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Davenport's danger, they generously and were still exposed to,
and the little chance they had of finally escaping, in a country
where every stranger is immediately known to be such, would
not have been sufficient to have induced them. They let the
deputy governor, Mr. Leete, know where they were ; but he
took no measures to secure them ; and ithe next day some per-
sons came to them to advise them not to surrender. Having
publicly shown themselves at New Haven, they had cleared
Mr. Davenport from the suspicion of still concealing them, and
the twenty-fourth of June went into the woods again to their
cave. They continued there, sometimes venturing to a house
near the cave, until the ninteenth of August — when the search
for them being pretty well over ihey ventured to the house of
one Tompkins, near Milford meeting house, where they re-
mained two years, without so much as going into the orchard.
After that they took a little more liberty, and made themselves
known to several persons in whom they could confide, and each
of them frequently prayed, and also exercised, as they termed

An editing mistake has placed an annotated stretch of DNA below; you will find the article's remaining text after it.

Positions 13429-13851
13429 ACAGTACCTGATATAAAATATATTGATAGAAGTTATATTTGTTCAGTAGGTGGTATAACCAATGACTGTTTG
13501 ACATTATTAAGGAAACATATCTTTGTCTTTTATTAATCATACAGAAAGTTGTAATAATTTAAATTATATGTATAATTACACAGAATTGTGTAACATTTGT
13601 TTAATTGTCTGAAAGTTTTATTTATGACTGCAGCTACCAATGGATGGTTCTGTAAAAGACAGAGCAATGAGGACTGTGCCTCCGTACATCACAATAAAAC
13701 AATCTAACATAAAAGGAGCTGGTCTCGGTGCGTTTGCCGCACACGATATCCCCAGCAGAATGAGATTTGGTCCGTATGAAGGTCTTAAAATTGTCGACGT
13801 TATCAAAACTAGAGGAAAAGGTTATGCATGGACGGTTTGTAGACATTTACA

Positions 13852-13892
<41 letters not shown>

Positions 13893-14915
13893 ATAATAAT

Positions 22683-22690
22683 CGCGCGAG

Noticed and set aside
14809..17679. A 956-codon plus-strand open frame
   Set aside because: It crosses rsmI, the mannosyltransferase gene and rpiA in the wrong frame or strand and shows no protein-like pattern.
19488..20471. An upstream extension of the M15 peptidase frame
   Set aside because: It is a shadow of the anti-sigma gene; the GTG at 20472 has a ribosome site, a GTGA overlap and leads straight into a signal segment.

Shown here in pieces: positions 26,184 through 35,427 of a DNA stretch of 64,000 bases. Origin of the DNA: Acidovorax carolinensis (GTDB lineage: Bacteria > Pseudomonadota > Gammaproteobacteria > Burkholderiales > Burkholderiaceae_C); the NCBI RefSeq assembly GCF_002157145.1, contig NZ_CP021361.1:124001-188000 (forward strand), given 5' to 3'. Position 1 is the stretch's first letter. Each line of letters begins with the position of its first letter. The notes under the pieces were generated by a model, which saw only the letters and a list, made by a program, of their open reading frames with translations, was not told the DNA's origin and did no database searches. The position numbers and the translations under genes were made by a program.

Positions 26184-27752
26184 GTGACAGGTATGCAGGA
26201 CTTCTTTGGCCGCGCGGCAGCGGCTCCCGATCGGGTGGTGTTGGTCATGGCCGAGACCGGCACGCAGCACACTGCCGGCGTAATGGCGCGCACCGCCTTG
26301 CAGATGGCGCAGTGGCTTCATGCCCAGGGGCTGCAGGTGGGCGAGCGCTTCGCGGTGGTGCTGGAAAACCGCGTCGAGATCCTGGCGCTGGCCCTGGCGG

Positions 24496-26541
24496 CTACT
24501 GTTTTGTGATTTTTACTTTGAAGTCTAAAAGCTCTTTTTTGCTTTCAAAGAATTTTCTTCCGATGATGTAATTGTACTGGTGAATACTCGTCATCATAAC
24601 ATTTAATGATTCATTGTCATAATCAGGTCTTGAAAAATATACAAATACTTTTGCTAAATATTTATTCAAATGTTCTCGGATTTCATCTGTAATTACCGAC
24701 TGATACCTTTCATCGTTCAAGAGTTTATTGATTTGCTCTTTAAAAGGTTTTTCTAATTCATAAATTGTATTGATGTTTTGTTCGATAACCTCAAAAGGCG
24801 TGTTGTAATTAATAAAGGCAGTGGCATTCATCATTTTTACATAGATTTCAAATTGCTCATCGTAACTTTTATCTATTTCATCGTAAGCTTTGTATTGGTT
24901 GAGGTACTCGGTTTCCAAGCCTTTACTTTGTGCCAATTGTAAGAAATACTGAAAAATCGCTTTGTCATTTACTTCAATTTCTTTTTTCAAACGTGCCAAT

it, or preached at private meetings in their chambers. In 1664,
the commissioners from King Charles arrived in Boston. Up-
on the news of it, they retired to their cave, where they tarried
eight or ten days. Soon after some Indians in their hunting,
diseovered the cave with the bed ; and the report being spread
abroad, it was not safe to remain near it. On the thirteenth of
October, 1664, they removed to Hadley, nearly one hundred
miles distance, traveling only by night ; where Mr. Russell, the
minister of the place, had previously agreed to receive them.
Here they remained concealed fifteen or sixteen years, very few
persons in the colony being privy to it. The last account of
Goffe, is from a letter, dated Ebenezer, the name they gave
their several places of abode, April 2, 1679. Whalley had been
dead some time before. The tradition at Hadley is, that two
persons unknown were buried in the minister's cellar. The
minister was no sufferer by his boarders. They received more

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or less remittances every year for many years together, from
their wives in England Those few persons who knew where
they were, made them frequent presents. Richard Saltonstall,
esq., who was in the secret, when he left the country, and went
to England in 1672, made them a present of fifty pounds at
his departure ; and they took notice of donations from several
other friends. They were in constant terror, though they had
reason to hope, after some years, that the enquiry for them was
over. They read with pleasure the news of their being killed,
with other judges, in Switzerland. Their diary for six or sefven
years, contains very little occurrence in the town, church, and
particular families in the neighborhood. They had indeed, for
five years of their lives, been among the principal actors in the
great affairs of the nation : Goffe especially, who turned the lit-